The piece to the left has a decal that was applied before the pot was bisque fired. It’s an underglaze design that’s been printed on a thin piece of rice paper. Directions say to wet the decal and apply it to the piece. I found it easier to brush water on the piece and then lay the decal over it and smooth with a dry brush. It’s easy to smear the decal; so, it’s best to handle it as little as possible and leave it alone to dry. This piece was glazed with a zinc-free clear and fired to cone 5.
Decals applied after a piece is glazed present other challenges. The decals have to be soaked until they come loose from their backing paper before applying to the glazed piece. The decal is fragile and can wrinkle or tear. And after the decal is applied, it has to be gently brushed to remove all air bubbles; then, left alone for 24 hours. Finally, the piece with the decal is fired to cone 017.
I didn’t realize how much he glaze color can affect the decal. The moon & stars decals (below left) were put onto pieces with a dark blue glaze. Mistake! The moon & stars look green because the decal was yellow; blue & yellow = green.
Mistake 2: the middle picture shows decals that get lost with all the fru-fru around the edge.
The cats & dogs turned out pretty well. Hooray!! One out of three isn’t bad.
After struggling all winter and spring to keep my succulents alive (note: not thriving but surviving), I finally gave up and placed an ad on a neighborhood bloody thing offering them for $5 to $10 each. Several neighbors took me up on the offer but there were still about 40 – 50 succulents left.
Next, I called a local charity group to see if they would take a donation of live plants, hoping to keep them alive until they were picked-up. Yes!! They would!!
About a week after my call, their truck showed up; the plants went into the truck and were taken away. In fact, the truck driver was fascinated with the plants and several may end up with him. Hope the rest have found good homes where they can be loved, appreciated and grow.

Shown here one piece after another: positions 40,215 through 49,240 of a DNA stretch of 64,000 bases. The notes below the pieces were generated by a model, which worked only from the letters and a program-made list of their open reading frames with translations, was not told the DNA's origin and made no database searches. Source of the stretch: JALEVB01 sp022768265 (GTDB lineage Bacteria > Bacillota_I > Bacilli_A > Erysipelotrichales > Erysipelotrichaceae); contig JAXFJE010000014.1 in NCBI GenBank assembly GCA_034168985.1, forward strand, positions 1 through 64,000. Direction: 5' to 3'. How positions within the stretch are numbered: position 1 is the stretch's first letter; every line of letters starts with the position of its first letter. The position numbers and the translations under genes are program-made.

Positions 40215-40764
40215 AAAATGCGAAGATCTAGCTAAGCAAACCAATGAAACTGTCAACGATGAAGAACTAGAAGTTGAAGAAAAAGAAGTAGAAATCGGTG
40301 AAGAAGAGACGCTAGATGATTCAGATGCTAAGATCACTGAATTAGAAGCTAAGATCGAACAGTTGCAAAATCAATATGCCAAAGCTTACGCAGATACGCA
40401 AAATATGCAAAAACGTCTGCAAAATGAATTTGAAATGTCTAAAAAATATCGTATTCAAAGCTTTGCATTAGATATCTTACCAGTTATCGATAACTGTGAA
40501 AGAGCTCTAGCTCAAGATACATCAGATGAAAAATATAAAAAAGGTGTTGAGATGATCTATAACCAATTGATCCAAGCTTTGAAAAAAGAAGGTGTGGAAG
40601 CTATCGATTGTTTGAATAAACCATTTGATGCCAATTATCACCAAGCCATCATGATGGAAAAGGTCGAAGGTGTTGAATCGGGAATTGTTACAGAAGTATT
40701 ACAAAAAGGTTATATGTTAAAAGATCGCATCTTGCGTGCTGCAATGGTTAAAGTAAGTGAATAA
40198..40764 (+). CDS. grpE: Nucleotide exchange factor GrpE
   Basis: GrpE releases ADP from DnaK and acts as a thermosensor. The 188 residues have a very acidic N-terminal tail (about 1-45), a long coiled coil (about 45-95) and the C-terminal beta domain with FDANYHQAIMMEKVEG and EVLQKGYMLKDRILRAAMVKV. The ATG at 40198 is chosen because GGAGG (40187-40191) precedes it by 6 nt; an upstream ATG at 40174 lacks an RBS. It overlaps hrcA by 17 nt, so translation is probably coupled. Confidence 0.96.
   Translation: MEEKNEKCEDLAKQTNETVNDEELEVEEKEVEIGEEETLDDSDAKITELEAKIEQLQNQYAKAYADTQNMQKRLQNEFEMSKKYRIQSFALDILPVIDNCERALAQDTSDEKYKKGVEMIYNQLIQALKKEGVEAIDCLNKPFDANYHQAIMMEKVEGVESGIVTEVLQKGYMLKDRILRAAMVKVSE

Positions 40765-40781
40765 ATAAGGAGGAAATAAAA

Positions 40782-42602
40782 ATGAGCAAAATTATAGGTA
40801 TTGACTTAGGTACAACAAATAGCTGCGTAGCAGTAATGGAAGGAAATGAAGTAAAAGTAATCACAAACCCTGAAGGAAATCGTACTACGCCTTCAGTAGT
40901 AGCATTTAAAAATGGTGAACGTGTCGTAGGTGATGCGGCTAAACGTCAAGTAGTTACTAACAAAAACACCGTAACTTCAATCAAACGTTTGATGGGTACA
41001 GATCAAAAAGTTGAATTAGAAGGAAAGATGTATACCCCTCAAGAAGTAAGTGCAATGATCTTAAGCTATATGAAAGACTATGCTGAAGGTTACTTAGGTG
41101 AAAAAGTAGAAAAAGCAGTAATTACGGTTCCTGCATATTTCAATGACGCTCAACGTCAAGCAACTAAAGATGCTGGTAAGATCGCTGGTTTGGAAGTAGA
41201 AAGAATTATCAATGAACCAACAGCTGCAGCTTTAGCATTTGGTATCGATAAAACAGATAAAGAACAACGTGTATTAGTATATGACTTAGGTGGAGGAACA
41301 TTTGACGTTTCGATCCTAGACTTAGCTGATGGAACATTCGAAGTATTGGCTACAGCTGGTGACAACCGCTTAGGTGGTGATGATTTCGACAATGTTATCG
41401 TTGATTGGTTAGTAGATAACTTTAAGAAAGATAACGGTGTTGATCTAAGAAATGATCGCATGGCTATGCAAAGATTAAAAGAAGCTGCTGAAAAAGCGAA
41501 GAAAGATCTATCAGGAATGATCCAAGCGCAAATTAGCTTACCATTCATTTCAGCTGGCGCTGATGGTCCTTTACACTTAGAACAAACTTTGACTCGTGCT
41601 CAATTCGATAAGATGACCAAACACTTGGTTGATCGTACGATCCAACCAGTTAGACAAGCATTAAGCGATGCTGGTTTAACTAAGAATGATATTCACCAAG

This piece was built specifically for an exhibition at the Dallas Public Library. It’s an open exhibition which means: just show up with your piece (I think). The theme is “Reading to My Friends.”
Okay … so, the piece is built and red iron oxide was added when it was bone dry. Then fired to cone 05. Question is: What else? Do I add some underglaze and/or glaze and fire again? Or do I just add clear shoe polish and buff it?
Decided to add some underglaze and dark highlighter. Now, it’s back in the kiln, going to cone 5. Also in the kiln is a test piece with low-fire clear underglaze and some crystals. Thinking about adding those and firing again once this firing is finished.
About the middle of June, I entered a juried competition to (hopefully) be included in the Creative Arts Center of Dallas member’s exhibition. July 13th arrived. The selection emails were sent and …
I received two emails. The first said, “Thanks for entering. You weren’t selected.” The second said, “Congratulations! Your piece was selected for the exhibition.” I was confused because I only entered one piece. How could it be rejected and accepted??
Then it dawned on me: I submitted three photos of the piece. And, although the piece was accepted, they had to accept one photo and reject the other two. WHEW!!
Today, I delivered the piece, Mystic Dreams, to the gallery and am planning to attend the opening reception next week.